Monday, August 10, 2015

The Birds and The Bees (Minus the Bees)

E1 is in an inquisitive child. She always has a question, always is curious, and always needs an answer. Since she was little, I have told her I would never lie to her. E1 asks me anything that comes to mind. Some questions have been easy "Why does the sun set?" and some have been tougher, "Why did you name me E1?" "What does adoption mean?"

E1 asked a few years ago about how babies "get out." The simple answer of the doctor takes the baby out was sufficient (and truthful) for some time. Then came "But HOW does the doctor get the baby and HOW does the baby get out?" She was ready for a mature answer, so I told her. I told her how women push the baby out of their vagina. Yes, we use the word vagina. We also use the words penis, butt, breasts, nipples, and teach about privacy.

E1's response to how babies get out "So you push it out like a poop?" Why, yes. Just. Like. That. When E1 heard the real answer, she stopped asking and never brought it up again. Her thirst for knowledge had been quenched, at least on that topic.

E1 and I have discussed aspects of puberty - breast development and pubic hair - yes, we use those terms too. A little girl wants to know what a razor is for and when will "my boobs look like yours?" So, at 6 and now 7 when she asks, we discuss it.  I have contemplated a weekly waxing appointment, but aint no one got time for that type of grooming. NO. ONE. Well, maybe strippers.

I will blame the tampon machine for today's discussion. E1 asked what the machine was, a tampon machine. She reminded herself I have tampons at home and she has heard that word.....then came, "Mom, what exactly do tampons do? Why do you need tampons?" SHIT. This was not on today's plan. Here goes nothing.....

I told her. I told her about her period. I told her it will happen between the ages of 10 and 14. When she said she hoped she never got hers, I explained that you want it to come. That it is a part of growing up and means her body is healthy. E1 asked a few questions about whether or not your period hurt and how frequently you use a tampon. We discussed a little bit about eggs and your period is the egg coming out. Yes, I explained it is not the same egg from chickens. E1 was fine with this discussion. She did not laugh. She was not confused. E1 listened, asked a few more questions and then was satisfied.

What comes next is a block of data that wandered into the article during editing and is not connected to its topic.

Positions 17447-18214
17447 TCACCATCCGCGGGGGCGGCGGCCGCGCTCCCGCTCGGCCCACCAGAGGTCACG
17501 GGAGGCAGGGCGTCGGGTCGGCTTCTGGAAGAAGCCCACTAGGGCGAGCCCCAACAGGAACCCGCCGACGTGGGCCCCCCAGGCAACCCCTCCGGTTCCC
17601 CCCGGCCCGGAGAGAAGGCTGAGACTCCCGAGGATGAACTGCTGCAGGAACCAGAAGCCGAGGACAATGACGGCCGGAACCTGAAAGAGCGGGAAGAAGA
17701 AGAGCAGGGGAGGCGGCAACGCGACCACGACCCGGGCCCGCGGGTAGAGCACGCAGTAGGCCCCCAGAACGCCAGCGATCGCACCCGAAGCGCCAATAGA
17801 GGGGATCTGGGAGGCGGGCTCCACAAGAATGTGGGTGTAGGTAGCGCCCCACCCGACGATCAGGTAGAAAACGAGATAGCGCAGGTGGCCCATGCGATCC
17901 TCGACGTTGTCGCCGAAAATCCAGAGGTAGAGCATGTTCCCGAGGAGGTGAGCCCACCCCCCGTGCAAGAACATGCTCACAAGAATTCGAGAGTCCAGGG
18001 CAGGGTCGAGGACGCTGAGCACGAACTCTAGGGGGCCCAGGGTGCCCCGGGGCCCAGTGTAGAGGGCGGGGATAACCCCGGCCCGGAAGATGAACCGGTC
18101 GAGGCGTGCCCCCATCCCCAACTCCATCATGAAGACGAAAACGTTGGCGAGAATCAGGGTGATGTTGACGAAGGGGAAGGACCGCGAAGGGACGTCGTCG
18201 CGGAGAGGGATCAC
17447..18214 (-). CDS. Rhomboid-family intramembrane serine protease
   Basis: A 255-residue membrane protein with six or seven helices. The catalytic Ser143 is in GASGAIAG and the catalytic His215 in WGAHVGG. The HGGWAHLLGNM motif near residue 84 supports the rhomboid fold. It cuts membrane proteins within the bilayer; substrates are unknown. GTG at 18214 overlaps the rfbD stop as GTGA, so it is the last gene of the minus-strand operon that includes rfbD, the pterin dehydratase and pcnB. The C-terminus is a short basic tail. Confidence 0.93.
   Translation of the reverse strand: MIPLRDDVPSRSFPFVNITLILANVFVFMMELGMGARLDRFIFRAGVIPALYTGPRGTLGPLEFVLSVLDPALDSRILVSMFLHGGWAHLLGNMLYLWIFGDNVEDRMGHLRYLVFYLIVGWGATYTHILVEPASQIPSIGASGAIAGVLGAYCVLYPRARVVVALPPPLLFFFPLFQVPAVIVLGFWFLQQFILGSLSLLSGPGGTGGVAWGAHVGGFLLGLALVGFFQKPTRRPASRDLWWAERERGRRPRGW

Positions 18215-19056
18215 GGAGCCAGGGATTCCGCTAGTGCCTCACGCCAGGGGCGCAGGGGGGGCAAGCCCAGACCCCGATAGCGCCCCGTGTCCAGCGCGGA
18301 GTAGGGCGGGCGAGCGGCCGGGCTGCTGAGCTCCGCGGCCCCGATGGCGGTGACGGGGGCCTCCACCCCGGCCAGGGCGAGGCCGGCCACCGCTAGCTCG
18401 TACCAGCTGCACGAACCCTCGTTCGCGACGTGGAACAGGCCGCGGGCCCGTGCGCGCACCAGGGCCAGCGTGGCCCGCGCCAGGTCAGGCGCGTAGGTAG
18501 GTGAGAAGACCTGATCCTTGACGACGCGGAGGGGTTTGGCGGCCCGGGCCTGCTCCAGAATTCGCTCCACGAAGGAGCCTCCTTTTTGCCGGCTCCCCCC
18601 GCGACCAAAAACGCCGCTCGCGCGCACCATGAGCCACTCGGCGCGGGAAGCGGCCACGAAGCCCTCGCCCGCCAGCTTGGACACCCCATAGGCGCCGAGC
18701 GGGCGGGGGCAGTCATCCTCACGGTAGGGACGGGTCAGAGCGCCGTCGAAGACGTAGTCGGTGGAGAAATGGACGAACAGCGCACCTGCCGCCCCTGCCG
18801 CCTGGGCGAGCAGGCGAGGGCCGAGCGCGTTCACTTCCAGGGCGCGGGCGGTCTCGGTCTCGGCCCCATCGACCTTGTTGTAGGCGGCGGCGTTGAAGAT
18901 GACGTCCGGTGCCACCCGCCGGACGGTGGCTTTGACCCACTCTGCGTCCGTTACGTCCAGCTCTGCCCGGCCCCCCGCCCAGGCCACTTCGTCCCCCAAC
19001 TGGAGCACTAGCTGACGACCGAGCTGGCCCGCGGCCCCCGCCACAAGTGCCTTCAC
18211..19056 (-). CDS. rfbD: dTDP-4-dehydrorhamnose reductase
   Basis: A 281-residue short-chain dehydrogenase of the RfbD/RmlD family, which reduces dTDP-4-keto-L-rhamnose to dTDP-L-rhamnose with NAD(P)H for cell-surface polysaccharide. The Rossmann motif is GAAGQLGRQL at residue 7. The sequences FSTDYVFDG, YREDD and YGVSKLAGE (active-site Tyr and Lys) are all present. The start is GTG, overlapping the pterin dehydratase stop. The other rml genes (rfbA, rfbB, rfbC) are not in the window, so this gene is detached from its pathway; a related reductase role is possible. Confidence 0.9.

We did not discuss sex. We did not discuss the male's role in the egg becoming a baby. We did not discuss pregnancies. We discussed what she asked - the purpose of tampons.

I am so happy with my decision to explain to E1 these topics as they come. I do not want a friend telling her and I do not want her to hear false information. When I explain things to E1, I tell her these are parent/child topics and she should not discuss them with other children.  So far, so good.

What shocks me in today's parenting world, is how many parents I know who actively avoid these topics and how many parents won't even say vagina or penis. Are those words a really big deal and I don't get it? I am not saying parents should tell a three year old about sex, but is it really a big deal to say, "Your body will look like this when you get older."  Why are we embarrassed to discuss these topics with our kids? Why do we expect them to tell us everything when we cannot reciprocate?

Of course, there is discretion. Of course some topics are for older children vs younger children. My friends who have answered some blush worthy questions have come to the same conclusion I have....children have an innate sense of when they are ready to hear the truth.

In this fast paced world we live in, where information is readily accessible, I have decided I do not want Google (or a friend) answering my daughter's questions.

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